Wage increases on April 1 for workers in the human service sector
TDS News – The provincial government is investing $12.4 million to fund wage increases on April 1 for workers in the human service sector, including home support workers, community residence workers, special care home workers, and family support workers.
“The government values its partnership with facilities and agencies that provide important services, support and care to New Brunswickers in need,” said Social Development Minister Bruce Fitch. “We believe this investment will help address the significant challenges in the human services sector with respect to the recruitment and retention of workers.”
The investment announced in the 2021-22 budget will provide for the following wage increases for over 10,000 workers:
- Home Support – an increase of 20 cents per hour, for an average wage of $15.50 per hour ($2.5 million investment).
- Special Care Homes – an increase of 50 cents per hour, for an average wage of $15.50 per hour ($4.9 million investment).
- Community Residences – an increase of 75 cents per hour, for an average wage of $16.80 per hour ($2.7 million investment).
- Family Support – an increase of $1.30 per hour, for an average wage of $ 16.80 per hour ($1.2 million investment).
- Attendant Care – an increase of $1.30 per hour, for an average wage of $16.80 per hour ($1.1 million investment).
There about 1,000 workers in 85 community residences in New Brunswick providing care to about 570 residents. They provide residential care and services to adults with disabilities who are predominately 19 to 65 years of age. These residents have difficulties in cognition and/or behaviour which requires a high degree of care.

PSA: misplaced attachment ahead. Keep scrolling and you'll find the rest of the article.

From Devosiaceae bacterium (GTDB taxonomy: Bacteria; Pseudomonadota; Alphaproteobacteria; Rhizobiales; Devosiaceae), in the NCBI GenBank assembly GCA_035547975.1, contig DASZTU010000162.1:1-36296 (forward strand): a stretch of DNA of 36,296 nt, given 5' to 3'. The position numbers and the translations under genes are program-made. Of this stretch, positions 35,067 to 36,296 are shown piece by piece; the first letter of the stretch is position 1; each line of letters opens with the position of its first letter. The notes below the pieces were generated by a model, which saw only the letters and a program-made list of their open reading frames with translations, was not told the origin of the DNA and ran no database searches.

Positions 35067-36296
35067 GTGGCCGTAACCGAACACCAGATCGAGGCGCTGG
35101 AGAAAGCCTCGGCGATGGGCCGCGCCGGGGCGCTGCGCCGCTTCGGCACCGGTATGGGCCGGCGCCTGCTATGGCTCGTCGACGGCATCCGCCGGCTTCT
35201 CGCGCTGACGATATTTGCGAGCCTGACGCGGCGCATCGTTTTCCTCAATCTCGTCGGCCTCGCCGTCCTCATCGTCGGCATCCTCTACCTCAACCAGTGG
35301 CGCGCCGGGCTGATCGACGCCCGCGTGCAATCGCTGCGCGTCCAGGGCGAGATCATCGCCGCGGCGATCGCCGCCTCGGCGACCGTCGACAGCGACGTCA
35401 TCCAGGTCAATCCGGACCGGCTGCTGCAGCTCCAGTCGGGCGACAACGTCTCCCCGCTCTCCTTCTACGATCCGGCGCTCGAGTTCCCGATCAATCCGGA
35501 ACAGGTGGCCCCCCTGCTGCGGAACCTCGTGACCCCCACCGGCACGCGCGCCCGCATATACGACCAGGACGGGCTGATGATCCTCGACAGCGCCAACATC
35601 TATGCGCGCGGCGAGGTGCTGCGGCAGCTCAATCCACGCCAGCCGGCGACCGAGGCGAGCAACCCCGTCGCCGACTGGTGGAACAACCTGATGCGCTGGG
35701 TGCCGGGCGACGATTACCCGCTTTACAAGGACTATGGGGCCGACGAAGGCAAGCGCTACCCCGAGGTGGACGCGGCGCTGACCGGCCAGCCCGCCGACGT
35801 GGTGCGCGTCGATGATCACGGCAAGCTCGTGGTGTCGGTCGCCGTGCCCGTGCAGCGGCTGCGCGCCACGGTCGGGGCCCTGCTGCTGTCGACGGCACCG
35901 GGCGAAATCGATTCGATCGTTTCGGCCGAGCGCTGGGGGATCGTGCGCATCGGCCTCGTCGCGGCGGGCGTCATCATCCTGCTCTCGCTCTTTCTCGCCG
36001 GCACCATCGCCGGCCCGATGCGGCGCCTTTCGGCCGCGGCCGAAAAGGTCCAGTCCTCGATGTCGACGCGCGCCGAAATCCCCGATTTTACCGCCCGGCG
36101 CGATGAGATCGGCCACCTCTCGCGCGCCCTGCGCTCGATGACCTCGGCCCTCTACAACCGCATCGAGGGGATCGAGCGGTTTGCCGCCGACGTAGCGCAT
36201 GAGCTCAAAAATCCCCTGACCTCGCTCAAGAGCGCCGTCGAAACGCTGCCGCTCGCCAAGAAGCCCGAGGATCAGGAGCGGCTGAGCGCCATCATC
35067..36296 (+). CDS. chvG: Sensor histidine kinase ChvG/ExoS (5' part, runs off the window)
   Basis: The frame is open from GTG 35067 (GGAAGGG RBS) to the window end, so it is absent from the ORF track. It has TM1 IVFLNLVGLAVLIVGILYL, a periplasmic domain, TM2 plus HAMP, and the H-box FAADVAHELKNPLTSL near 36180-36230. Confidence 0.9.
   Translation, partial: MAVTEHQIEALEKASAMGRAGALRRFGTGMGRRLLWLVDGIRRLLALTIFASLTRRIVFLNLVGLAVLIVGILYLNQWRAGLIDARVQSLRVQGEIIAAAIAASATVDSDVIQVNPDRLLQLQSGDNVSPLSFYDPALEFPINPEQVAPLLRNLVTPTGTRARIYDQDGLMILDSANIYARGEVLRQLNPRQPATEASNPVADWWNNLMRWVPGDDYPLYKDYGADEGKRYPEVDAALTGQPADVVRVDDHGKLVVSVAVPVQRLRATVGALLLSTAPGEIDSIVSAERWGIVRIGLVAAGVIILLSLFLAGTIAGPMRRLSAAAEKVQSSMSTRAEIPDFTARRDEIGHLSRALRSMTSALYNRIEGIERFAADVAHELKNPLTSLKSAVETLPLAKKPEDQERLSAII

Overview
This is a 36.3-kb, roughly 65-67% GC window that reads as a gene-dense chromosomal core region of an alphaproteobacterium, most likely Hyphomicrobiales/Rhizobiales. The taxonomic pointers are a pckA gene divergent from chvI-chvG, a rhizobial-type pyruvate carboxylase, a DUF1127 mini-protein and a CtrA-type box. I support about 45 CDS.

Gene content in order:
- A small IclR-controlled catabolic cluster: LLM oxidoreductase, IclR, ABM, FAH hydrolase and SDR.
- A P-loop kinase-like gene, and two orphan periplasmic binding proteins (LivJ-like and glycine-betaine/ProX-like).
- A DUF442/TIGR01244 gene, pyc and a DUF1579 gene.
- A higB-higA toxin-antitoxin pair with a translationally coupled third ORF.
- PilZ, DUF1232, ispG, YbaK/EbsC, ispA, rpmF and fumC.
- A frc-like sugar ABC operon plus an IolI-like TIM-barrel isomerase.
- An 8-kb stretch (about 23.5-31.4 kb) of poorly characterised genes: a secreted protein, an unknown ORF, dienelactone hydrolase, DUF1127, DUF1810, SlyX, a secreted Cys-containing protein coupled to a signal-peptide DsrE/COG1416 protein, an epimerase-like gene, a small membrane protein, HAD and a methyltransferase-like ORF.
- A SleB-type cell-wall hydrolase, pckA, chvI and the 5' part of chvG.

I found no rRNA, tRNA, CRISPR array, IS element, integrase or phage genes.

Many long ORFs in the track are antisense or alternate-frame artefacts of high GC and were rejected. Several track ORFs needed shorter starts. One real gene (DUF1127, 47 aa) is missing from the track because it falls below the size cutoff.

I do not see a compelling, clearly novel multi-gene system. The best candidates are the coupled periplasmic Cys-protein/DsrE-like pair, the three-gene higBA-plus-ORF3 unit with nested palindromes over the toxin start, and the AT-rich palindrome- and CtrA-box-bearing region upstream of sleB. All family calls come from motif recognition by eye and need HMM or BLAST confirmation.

Home Support involves direct, in-home support to seniors and to adults with a disability and may include meal preparation and assistance with personal care. More than 4,500 home support workers provide care to about 5,300 seniors and to about 4,000 adults with disabilities.
About 5,000 workers in 366 Special Care Homes provide direct care in a safe living arrangement for individuals who require some assistance or support with day-to-day tasks.
Nearly 900,000 hours of service are provided by family support workers. They provide support related to children which involves interventions to help reduce the risk of abuse and neglect, and relief and support for children and youth with complex needs and medical challenges. They provide support to adults through services focused on teaching skills for independent living, facilitating opportunities for community inclusion, and providing respite for caregivers.
About 400 attendant care workers provide interventions requiring increased knowledge and/or experience beyond what can be provided by a home support worker. They typically require specific additional training by health-care professionals.
“Workers in the human service sector play a key role in providing a continuum of care for New Brunswickers in need, allowing them to remain in their own community,” said Fitch. “These workers contribute to ensuring that our long-term care systems provide people with the right kind of care at the right time.”